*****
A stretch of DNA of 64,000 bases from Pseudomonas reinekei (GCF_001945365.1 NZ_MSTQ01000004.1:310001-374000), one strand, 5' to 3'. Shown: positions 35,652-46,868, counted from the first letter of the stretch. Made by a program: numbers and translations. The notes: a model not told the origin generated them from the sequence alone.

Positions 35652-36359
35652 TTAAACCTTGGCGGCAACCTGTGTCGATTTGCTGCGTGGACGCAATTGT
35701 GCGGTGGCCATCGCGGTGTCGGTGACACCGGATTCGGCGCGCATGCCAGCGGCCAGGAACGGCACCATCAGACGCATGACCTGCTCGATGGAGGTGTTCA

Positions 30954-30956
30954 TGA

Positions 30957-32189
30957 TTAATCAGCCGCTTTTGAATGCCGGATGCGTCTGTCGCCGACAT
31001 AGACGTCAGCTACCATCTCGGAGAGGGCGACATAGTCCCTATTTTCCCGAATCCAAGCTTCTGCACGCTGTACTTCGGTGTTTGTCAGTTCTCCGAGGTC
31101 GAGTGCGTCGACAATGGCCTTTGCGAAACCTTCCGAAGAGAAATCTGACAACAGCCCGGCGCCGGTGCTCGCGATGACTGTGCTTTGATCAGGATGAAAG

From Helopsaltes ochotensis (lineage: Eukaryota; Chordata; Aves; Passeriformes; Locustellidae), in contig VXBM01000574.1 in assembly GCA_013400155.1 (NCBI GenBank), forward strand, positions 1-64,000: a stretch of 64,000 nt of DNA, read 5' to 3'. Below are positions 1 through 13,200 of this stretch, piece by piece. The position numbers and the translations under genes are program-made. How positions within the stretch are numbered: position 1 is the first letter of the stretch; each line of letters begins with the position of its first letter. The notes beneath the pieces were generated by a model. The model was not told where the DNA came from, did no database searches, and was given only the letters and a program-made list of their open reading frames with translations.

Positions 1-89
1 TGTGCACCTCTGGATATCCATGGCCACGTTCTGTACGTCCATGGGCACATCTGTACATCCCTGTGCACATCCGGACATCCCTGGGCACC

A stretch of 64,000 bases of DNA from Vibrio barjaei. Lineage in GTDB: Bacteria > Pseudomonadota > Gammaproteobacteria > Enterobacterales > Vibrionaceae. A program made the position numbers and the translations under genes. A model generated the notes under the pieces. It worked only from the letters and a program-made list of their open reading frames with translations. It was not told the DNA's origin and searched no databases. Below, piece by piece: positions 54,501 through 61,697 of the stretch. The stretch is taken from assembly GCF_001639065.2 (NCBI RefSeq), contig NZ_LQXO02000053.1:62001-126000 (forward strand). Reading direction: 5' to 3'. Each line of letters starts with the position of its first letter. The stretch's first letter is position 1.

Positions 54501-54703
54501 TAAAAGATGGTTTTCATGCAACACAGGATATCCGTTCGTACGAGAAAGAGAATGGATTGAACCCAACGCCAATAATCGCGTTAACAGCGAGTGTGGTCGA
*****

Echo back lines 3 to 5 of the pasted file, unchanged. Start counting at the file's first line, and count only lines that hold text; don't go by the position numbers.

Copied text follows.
35652 TTAAACCTTGGCGGCAACCTGTGTCGATTTGCTGCGTGGACGCAATTGT
35701 GCGGTGGCCATCGCGGTGTCGGTGACACCGGATTCGGCGCGCATGCCAGCGGCCAGGAACGGCACCATCAGACGCATGACCTGCTCGATGGAGGTGTTCA

Positions 30954-30956